Sunday, September 29, 2013

Sportster project

 My wife is so wonderful. When a co-worker expressed some interest in selling her sportster, my wife jumped on the opportunity to buy me an awesome anniversary gift. She knew I had been thinking about getting a Harley and she also knows I enjoy projects. Thanks Honey!
First trailer ride on the day it was purchased.

The lightning bolts were cool but the paint was showing its age.

 The bike had been sitting for a while and had some issues. I was able to ride it around the block but it wasn't quite right. At first I thought it was just a gummed up carb but I soon realized it was more than that. As it turns out it had a cracked rockerbox.
This crack opens up about 3/16ths of an inch allowing the rocker shaft to lift and the valve to barely open.

 I could have just replaced the rocker box but I also found an issue with a transmission cross shaft bearing. Someone tried to epoxy it back in place after it had worked its way out of the case. I did a little research and found out this was a common 4 speed problem.
That bearing below the output shaft is coming out of the case.
 I wanted something reliable and I didn't have a good feeling about this engine. I took a chance on an ebay engine. I found a seller that was showing videos of the running bike before harvesting the engine. I found one that sounded good and bought it. Ya I was a bit nervous about buying an engine this way but as it turns out I got a decent one.
As long as the motor was coming out I figured I might as well paint the frame.

 The bike is an '89 and my new motor is a '99. Seems simple enough but as it turns out there were quite a few differences in that 10 year stretch. The wiring harness is different but that didn't matter as someone had already raped the wiring harness on the bike and left it for dead. The old bike used a separate ignition box, the new engine does not. The oil pump on the old motor had one more port than the new motor. I managed to get everything correctly plumbed on the first attempt. The new motor was belt drive and I converted it to chain drive because the old chain and rear sprocket were in good shape.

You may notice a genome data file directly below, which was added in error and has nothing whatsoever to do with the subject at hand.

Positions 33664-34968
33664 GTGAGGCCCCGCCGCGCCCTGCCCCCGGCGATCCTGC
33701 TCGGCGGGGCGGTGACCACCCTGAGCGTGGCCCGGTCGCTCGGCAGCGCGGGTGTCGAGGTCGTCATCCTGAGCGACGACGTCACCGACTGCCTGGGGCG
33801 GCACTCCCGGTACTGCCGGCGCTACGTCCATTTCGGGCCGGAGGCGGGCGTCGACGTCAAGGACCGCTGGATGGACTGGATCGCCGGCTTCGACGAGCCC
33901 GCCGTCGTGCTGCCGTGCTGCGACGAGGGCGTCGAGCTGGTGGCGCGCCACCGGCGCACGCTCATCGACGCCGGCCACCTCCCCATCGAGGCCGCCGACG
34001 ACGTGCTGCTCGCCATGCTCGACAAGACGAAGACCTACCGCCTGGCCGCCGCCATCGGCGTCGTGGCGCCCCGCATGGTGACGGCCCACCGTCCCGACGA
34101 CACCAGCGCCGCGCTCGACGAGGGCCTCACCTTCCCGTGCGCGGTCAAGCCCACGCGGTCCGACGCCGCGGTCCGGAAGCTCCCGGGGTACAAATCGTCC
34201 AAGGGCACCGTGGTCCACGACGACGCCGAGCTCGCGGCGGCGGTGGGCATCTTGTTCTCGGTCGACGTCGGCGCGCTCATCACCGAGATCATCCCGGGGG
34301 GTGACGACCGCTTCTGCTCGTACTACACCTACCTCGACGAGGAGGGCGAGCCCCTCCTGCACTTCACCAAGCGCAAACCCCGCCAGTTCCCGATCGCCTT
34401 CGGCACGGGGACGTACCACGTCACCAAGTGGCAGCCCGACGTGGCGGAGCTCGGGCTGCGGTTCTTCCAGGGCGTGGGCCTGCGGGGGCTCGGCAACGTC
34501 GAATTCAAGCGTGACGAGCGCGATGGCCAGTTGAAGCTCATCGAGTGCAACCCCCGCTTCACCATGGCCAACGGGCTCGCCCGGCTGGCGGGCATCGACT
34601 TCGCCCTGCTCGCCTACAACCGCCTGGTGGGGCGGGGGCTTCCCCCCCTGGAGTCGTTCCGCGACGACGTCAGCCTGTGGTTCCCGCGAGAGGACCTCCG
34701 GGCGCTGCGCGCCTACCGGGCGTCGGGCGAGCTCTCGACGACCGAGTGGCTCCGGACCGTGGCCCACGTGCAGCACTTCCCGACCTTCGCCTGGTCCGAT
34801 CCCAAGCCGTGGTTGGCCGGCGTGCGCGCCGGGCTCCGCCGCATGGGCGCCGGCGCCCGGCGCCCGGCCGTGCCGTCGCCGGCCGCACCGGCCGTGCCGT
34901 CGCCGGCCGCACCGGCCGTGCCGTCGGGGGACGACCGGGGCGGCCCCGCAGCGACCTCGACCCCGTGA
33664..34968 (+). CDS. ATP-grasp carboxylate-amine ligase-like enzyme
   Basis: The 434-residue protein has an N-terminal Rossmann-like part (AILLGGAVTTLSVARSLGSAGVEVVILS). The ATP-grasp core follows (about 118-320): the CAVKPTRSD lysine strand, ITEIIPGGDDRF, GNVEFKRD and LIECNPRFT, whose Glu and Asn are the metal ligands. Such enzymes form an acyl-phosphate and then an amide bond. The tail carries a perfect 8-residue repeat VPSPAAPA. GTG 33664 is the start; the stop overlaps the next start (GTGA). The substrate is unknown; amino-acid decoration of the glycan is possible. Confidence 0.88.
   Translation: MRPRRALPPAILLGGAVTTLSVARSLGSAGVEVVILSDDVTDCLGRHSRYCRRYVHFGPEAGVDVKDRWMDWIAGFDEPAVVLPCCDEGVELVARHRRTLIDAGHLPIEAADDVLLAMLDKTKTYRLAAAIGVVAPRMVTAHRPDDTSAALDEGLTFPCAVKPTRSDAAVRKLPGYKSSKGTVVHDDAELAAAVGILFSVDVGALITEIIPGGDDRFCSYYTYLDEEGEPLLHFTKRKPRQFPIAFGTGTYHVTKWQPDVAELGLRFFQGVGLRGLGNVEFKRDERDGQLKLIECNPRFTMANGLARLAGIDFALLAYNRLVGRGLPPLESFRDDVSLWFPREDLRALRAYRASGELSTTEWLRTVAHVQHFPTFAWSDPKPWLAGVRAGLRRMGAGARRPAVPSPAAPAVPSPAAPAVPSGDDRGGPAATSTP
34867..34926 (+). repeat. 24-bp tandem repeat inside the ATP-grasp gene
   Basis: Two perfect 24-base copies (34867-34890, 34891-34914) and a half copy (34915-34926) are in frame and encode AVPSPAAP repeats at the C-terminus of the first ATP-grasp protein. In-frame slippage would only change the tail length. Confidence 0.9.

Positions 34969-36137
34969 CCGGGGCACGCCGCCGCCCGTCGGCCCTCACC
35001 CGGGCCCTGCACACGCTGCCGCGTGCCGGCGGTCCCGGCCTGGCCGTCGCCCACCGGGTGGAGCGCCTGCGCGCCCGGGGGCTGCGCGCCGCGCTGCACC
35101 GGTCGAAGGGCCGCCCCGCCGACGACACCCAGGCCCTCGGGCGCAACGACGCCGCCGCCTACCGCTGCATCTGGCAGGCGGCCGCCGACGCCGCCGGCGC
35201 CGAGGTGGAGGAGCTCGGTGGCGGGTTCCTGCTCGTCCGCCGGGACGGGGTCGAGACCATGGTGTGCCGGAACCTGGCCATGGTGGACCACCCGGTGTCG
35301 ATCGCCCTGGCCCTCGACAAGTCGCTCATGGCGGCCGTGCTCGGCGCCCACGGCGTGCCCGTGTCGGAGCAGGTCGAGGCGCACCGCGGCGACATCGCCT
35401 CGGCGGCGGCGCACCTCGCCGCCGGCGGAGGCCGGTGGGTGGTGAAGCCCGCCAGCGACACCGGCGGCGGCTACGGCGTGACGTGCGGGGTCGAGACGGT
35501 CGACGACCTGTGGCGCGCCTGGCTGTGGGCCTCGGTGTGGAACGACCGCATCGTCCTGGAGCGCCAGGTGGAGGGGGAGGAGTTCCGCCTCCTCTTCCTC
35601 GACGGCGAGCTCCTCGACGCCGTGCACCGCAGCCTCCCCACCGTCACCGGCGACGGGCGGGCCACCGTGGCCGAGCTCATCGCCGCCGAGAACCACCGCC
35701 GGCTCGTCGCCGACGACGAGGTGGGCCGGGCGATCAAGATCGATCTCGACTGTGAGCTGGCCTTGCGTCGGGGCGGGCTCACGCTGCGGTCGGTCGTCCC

The clutch release mechanism is also different. The strippers I bought the motor from removed the derby cover, pulled out the clutch release mechanism, and disconnected the clutch cable. They then put the cover back on without the release mechanism in there. When I called them on it they claimed thats just the way they do it. "We sell a lot of those". Not to me you don't. I explained that it is assumed all the parts are behind the covers unless stated in the description of the motor. Just like I assumed there were pistons in the jugs even though I couldn't see them. They sent me the parts.

 The thing that bit me in the ass was the crank case breather. The '89 had a vent port in the side cover near the area of the oil filter. The '99 is a head breather. I didn't know the term "head breather" until after I had problems.
If you know what you're looking at then you know those two 1/2" bolts are totally blocking off the crank cases ability to breathe.
 I rode the bike to work for a week and didn't have any problems until the day I decided to take it on the interstate. I didn't realize it at the time but pressure built up in the case and eventually blew the cap off the oil tank. When I got to my destination and got off the bike I was immediately freaked out by all the oil dripping off the bike. This explains why the rear tire stepped out on the off ramp. It was covered in oil.
 I added two quarts, fabricated a temporary tank cap and started heading home. I went ten miles, added more oil and continued another ten miles where I added more oil. This turned out to be the end of my ride as the battery was now dead. The dead battery was a separate problem from the oil issue. I was just lucky enough to be hit with two major problems on the same ride. Modern technology to the rescue...I called for a trailer and took up residence on the curb. Thanks uncle Tommy!
Kwicky Mart oil cap. I bought a pair of gloves and a hose clamp. Bag it please! I stuffed the plastic bag in the glove before clamping it down. The first glove/oil cap attempt, without the plastic bag, just let the oil push through the fabric.
I painted the fuel tank, oil tank and fenders in one afternoon with Rustoleum and glitter coat. It doesn't look terrible but it will have to be redone this winter.
 This is the way the bike sits now. I'm just trying to get some miles logged on it so I can get a feel for what it wants to be. There are a lot of little issues that pop up and I'd like to get them all sorted out before next years riding season.
 I consider this the starting point of this project. All that other work was just to figure out what I had.

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